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Safe Water for Community Health Update.

The contamination of drinking water in private wells, especially near former military (National Research Council, 2009) and industrial sites (Worley et al., 2017), has become an issue of increasing concern to the public. Even as the media highlights these examples of contamination, some 34 million Americas rely on well water possibly affected by common hazards (National Groundwater Association, 2016). Bacterial and chemical contamination and naturally occurring contaminants such as arsenic and uranium affect water quality in one of every five wells throughout the U.S. (DeSimone, Hamilton, & Gilliom, 2009). The U.S. Environmental Protection Agency's Safe Drinking Water Act does not cover private wells. In response, the Centers for Disease Control and Prevention's (CDC) Safe Water for Community Health (Safe WATCH) program addresses private wells and other federally un regulated drinking water sources and systems by strengthening state and local safe drinking water programs.

Since 2015, Safe WATCH has funded 14 state and 5 county health departments to use the 10 Essential Environmental Public Health Services (Essential Services) to improve services for community residents relying on federally unregulated drinking water (Figure 1). While some programs have activities spanning the full range of the Essential Services, other programs focus on only a few Essential Services at a time (Figure 2). The following examples highlight grantees who increased sampling, quantified risk, enhanced and enforced policies, and developed and improved educational and outreach programs.

* Connecticut Department of Public Health (CTDPH) held seven water fairs in cooperation with its local area health departments. During these fairs, CTDPH overcame cost- and knowledge-related barriers to arsenic and uranium testing by distributing 719 free water testing kits. The public returned 86% (618) of the water testing kits for analysis. The public health lab identified 34 households where arsenic or uranium exceeded maximum contaminant levels. CTDPH provided follow-up letters to residents explaining the results and offering information on treatment options.

* Delta County, Colorado Health Department responded to 530 requests from residents to provide free well water sampling. The Safe WATCH grant supported the first coordinated effort in the six-county region of the West Central Public Health Partnership (WCPHP), led by the Delta County Health Department, to assess drinking water quality and identify risks associated with private wells. Members of WCPHP have promoted free water sampling through brochures, newsletter advertisements, social media, newspaper articles, and a video advertisement created with the University of Colorado Boulder (see sidebar). The well water quality data are now being used to develop GIS contaminant risk maps for the region.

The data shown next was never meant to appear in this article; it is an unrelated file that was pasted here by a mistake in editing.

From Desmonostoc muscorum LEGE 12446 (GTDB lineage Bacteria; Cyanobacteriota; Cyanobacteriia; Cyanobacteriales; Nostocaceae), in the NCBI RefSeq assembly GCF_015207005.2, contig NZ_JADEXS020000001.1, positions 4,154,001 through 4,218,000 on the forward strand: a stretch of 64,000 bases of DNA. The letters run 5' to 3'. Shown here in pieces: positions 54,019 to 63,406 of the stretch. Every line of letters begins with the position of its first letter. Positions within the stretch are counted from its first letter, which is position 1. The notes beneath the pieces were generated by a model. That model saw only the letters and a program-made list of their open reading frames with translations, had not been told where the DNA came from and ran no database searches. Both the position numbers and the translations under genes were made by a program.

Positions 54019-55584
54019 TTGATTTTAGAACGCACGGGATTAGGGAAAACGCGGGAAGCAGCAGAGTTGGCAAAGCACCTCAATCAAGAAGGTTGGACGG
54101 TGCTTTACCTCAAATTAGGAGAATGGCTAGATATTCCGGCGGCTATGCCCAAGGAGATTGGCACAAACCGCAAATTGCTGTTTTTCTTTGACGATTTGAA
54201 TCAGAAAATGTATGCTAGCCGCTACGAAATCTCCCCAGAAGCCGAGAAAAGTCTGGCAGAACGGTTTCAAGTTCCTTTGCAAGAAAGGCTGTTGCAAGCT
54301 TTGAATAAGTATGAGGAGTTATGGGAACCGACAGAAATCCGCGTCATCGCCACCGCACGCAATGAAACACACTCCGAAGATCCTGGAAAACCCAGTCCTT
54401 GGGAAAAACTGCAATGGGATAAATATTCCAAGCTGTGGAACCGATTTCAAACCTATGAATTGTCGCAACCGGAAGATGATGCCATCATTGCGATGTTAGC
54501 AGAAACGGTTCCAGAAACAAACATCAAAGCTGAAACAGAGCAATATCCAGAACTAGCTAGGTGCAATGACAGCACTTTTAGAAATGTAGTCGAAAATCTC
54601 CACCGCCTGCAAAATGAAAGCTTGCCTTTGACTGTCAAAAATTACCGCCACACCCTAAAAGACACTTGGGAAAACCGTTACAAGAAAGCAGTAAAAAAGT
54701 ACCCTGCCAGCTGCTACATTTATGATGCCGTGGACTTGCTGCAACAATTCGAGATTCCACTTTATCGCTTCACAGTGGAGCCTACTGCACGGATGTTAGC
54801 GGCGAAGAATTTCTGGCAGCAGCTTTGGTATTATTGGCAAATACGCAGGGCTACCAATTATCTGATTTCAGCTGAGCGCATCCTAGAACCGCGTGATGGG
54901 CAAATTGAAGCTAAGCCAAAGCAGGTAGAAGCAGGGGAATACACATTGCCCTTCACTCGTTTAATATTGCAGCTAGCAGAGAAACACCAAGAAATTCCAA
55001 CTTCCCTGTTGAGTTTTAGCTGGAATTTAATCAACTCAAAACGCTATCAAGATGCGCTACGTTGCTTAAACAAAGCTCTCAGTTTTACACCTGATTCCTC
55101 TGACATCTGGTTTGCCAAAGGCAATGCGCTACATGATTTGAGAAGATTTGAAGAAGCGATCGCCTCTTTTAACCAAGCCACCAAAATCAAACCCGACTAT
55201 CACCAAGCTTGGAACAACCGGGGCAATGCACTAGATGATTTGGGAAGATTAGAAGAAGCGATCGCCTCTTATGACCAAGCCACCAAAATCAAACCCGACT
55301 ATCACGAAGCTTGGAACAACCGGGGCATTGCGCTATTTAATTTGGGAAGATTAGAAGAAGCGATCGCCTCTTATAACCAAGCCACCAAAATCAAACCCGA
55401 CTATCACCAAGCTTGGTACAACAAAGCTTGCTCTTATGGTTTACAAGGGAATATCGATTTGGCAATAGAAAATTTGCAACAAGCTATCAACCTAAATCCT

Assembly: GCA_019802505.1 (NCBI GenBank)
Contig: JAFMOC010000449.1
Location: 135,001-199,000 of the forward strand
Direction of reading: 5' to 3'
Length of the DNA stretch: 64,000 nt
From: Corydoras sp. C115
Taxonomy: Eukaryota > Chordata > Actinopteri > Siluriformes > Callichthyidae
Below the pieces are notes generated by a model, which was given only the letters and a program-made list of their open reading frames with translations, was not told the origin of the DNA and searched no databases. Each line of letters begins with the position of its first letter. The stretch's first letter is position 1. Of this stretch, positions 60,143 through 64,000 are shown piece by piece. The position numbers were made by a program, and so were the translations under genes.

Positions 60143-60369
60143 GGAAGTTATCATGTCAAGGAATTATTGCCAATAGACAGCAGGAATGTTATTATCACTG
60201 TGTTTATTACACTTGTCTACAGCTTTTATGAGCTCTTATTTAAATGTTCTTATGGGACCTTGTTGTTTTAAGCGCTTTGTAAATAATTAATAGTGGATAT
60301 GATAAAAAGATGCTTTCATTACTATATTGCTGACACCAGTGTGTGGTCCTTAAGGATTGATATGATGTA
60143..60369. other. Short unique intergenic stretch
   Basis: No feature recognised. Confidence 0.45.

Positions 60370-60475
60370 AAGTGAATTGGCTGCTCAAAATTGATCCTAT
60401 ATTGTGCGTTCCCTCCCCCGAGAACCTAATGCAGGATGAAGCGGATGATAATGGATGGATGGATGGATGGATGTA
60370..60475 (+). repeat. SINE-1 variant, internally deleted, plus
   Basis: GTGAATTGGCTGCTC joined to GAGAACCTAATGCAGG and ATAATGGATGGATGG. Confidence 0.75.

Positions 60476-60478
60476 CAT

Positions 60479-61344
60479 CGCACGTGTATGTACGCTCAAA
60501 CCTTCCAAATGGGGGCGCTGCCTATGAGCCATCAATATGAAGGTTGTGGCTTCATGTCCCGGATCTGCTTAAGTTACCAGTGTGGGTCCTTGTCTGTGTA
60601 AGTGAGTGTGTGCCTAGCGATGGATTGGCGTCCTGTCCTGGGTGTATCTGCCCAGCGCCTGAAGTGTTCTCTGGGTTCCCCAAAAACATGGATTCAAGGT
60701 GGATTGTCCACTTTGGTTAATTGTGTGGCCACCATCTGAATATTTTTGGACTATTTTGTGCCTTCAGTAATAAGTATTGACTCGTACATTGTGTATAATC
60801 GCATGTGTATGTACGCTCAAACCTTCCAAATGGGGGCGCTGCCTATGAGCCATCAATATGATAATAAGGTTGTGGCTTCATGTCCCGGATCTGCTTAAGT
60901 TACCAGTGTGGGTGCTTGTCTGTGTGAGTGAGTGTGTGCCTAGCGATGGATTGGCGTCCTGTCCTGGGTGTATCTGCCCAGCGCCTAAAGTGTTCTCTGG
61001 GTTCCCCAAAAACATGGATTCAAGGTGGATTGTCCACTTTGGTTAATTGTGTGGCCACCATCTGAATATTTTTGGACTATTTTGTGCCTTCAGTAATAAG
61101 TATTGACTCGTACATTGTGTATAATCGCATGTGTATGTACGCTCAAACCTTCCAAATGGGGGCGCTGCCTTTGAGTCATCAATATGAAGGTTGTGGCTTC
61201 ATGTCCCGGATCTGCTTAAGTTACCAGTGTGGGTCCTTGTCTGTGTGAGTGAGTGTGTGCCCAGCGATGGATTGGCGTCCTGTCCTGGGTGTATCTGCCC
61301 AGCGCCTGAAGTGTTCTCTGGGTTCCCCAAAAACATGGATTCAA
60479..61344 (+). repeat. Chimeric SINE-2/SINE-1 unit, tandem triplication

* New Jersey Department of Health (NJDOH) staff identified communities at risk for arsenic and radionuclide contamination of well water. They implemented targeted outreach events that included well water testing in those communities. Test results were shared with policy makers and helped support a proposal to expand the State Private Well Testing Act (PWTA) rules to include arsenic and radiological (gross alpha) testing statewide, with a possible adoption of the revised PWTA rules by 2018. Currently, the PWTA requires tests for radionuclides only in the southern region of the state and arsenic only in the northern region of the state.

* New Mexico Department of Health (NMDOH) collected data and water samples from 1,482 wells during 18 water fair events. In June 2017, the New Mexico Office of the State Engineer implemented recently passed legislation requiring bar-coded well identification tags for all newly constructed wells. These bar codes allow for quick electronic scanning and well identification across agencies, which is helpful for the development and maintenance of a private well database. In summer 2017, NMDOH formed a work group to support the tagging of 3,000 existing wells.

* New York State Department of Health (NYSDOH) implemented a strategy for responding to private well water contamination and illness associated with concentrated animal feeding operations (CAFOs) and flooding in Federal Emergency Management Agency (FEMA) 100and 500-year flood zones. GIS maps from partners were used to show well locations in karst topography near CAFOs and in FEMA flood zones. New maps showing vulnerable wells were then created. Staff analyzed regulations and outreach materials from other states addressing flooding and CAFO issues. NYSDOH will develop educational information for homeowners to prepare for and recover from CAFO contamination events.